5.2 Falling trends in guinea worm disease
Recognition of the seriousness of the guinea worm problem led the Indian government to initiate the first national dracunculiasis-elimination programme in 1982.
Similar programmes began later in Pakistan, Cameroon, Ghana and Nigeria, and in 1989 the WHO launched the global eradication campaign. The features of the campaigns will be described shortly but, for the moment, we will concentrate on the evidence of their success. The reduction in transmission of guinea worm disease in the first decade of the global campaign is illustrated by Figure 19.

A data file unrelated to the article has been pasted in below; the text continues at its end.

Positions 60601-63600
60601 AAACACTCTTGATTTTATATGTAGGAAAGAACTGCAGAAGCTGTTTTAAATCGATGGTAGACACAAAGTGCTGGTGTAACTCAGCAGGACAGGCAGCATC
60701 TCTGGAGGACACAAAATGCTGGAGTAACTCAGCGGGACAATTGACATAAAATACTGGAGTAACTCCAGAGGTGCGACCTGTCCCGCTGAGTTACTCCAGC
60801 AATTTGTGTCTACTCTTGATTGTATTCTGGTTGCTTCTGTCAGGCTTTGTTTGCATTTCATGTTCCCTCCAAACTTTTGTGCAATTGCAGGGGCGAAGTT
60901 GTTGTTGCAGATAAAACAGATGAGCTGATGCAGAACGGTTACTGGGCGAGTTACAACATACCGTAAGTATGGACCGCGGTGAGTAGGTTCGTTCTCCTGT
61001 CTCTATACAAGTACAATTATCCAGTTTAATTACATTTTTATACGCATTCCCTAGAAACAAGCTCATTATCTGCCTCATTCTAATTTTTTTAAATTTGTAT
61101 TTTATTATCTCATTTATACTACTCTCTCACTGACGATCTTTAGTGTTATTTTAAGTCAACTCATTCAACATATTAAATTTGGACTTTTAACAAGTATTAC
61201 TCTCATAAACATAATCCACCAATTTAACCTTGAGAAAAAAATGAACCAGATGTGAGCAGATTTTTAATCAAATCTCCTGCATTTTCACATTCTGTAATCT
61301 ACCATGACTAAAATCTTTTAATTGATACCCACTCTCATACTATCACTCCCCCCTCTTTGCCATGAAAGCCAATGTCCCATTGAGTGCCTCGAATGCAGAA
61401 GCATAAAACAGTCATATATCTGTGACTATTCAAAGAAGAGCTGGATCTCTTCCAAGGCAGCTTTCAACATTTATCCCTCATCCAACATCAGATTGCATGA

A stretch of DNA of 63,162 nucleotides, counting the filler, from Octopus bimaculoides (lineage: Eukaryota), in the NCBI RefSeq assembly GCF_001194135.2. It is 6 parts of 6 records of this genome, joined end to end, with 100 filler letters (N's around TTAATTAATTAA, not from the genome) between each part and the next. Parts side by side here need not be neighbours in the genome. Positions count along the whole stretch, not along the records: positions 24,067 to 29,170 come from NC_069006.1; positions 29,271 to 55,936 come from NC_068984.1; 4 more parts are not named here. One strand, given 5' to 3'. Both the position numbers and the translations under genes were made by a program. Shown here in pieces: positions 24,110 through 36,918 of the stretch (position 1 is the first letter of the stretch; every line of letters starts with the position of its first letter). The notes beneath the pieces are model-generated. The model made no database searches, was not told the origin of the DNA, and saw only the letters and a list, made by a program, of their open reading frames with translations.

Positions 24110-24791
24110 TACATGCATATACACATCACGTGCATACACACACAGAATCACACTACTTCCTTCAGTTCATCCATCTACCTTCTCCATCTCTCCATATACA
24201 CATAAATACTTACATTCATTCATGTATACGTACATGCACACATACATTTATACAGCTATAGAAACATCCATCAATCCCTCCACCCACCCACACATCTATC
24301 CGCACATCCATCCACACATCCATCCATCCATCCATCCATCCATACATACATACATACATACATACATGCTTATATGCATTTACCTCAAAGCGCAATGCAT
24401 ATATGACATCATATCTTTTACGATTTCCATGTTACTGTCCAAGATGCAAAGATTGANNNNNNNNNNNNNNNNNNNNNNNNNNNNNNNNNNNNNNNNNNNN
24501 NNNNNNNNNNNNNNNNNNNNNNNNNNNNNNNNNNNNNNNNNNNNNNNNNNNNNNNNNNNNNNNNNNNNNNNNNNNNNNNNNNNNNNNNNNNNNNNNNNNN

Eradication in Pakistan was certified by the WHO in 1993, and India followed in 1996. It took several more years before it was eradicated in Uganda (2003), Nigeria (2008) and Ghana (2010) – bringing the total to 187 previously endemic regions and territories certified as free of dracunculiasis by the end of 2010.
In the whole of 2010 there were 1797 reported cases of the disease worldwide, and the number fell to just 1058 cases in the whole of 2011 in only four countries – Chad, Ethiopia, Mali and South Sudan (WHO, 2012j).
The community actions that have interrupted guinea worm transmission so successfully can only be understood by first describing its complex life cycle.